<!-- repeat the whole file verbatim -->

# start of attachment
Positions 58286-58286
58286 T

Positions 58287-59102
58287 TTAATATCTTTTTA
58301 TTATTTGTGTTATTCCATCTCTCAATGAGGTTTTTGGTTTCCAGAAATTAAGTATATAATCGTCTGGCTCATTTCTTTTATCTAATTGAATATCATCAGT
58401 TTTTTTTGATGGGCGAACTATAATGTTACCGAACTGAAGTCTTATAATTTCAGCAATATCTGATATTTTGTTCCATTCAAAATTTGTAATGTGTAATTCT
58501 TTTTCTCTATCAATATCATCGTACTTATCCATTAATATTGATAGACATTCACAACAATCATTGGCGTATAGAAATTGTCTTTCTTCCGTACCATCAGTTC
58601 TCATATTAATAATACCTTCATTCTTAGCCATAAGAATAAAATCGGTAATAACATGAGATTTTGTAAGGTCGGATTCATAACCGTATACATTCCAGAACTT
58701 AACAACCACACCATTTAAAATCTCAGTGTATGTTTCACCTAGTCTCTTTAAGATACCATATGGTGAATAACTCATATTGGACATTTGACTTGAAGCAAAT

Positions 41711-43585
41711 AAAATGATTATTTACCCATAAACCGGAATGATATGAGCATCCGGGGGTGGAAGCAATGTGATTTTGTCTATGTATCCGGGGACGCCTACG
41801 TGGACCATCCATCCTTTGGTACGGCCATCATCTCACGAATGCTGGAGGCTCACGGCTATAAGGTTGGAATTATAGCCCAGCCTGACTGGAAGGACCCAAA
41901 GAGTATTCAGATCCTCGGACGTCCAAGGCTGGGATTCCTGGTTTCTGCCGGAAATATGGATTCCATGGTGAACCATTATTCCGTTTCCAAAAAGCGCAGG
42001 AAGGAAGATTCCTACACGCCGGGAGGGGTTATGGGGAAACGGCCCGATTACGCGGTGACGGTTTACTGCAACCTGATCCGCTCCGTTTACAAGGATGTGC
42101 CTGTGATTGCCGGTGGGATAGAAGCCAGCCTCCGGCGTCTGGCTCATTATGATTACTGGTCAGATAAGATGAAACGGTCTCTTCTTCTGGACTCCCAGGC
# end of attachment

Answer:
Positions 58286-58286
58286 T

Positions 58287-59102
58287 TTAATATCTTTTTA
58301 TTATTTGTGTTATTCCATCTCTCAATGAGGTTTTTGGTTTCCAGAAATTAAGTATATAATCGTCTGGCTCATTTCTTTTATCTAATTGAATATCATCAGT
58401 TTTTTTTGATGGGCGAACTATAATGTTACCGAACTGAAGTCTTATAATTTCAGCAATATCTGATATTTTGTTCCATTCAAAATTTGTAATGTGTAATTCT
58501 TTTTCTCTATCAATATCATCGTACTTATCCATTAATATTGATAGACATTCACAACAATCATTGGCGTATAGAAATTGTCTTTCTTCCGTACCATCAGTTC
58601 TCATATTAATAATACCTTCATTCTTAGCCATAAGAATAAAATCGGTAATAACATGAGATTTTGTAAGGTCGGATTCATAACCGTATACATTCCAGAACTT
58701 AACAACCACACCATTTAAAATCTCAGTGTATGTTTCACCTAGTCTCTTTAAGATACCATATGGTGAATAACTCATATTGGACATTTGACTTGAAGCAAAT

Positions 41711-43585
41711 AAAATGATTATTTACCCATAAACCGGAATGATATGAGCATCCGGGGGTGGAAGCAATGTGATTTTGTCTATGTATCCGGGGACGCCTACG
41801 TGGACCATCCATCCTTTGGTACGGCCATCATCTCACGAATGCTGGAGGCTCACGGCTATAAGGTTGGAATTATAGCCCAGCCTGACTGGAAGGACCCAAA
41901 GAGTATTCAGATCCTCGGACGTCCAAGGCTGGGATTCCTGGTTTCTGCCGGAAATATGGATTCCATGGTGAACCATTATTCCGTTTCCAAAAAGCGCAGG
42001 AAGGAAGATTCCTACACGCCGGGAGGGGTTATGGGGAAACGGCCCGATTACGCGGTGACGGTTTACTGCAACCTGATCCGCTCCGTTTACAAGGATGTGC
42101 CTGTGATTGCCGGTGGGATAGAAGCCAGCCTCCGGCGTCTGGCTCATTATGATTACTGGTCAGATAAGATGAAACGGTCTCTTCTTCTGGACTCCCAGGC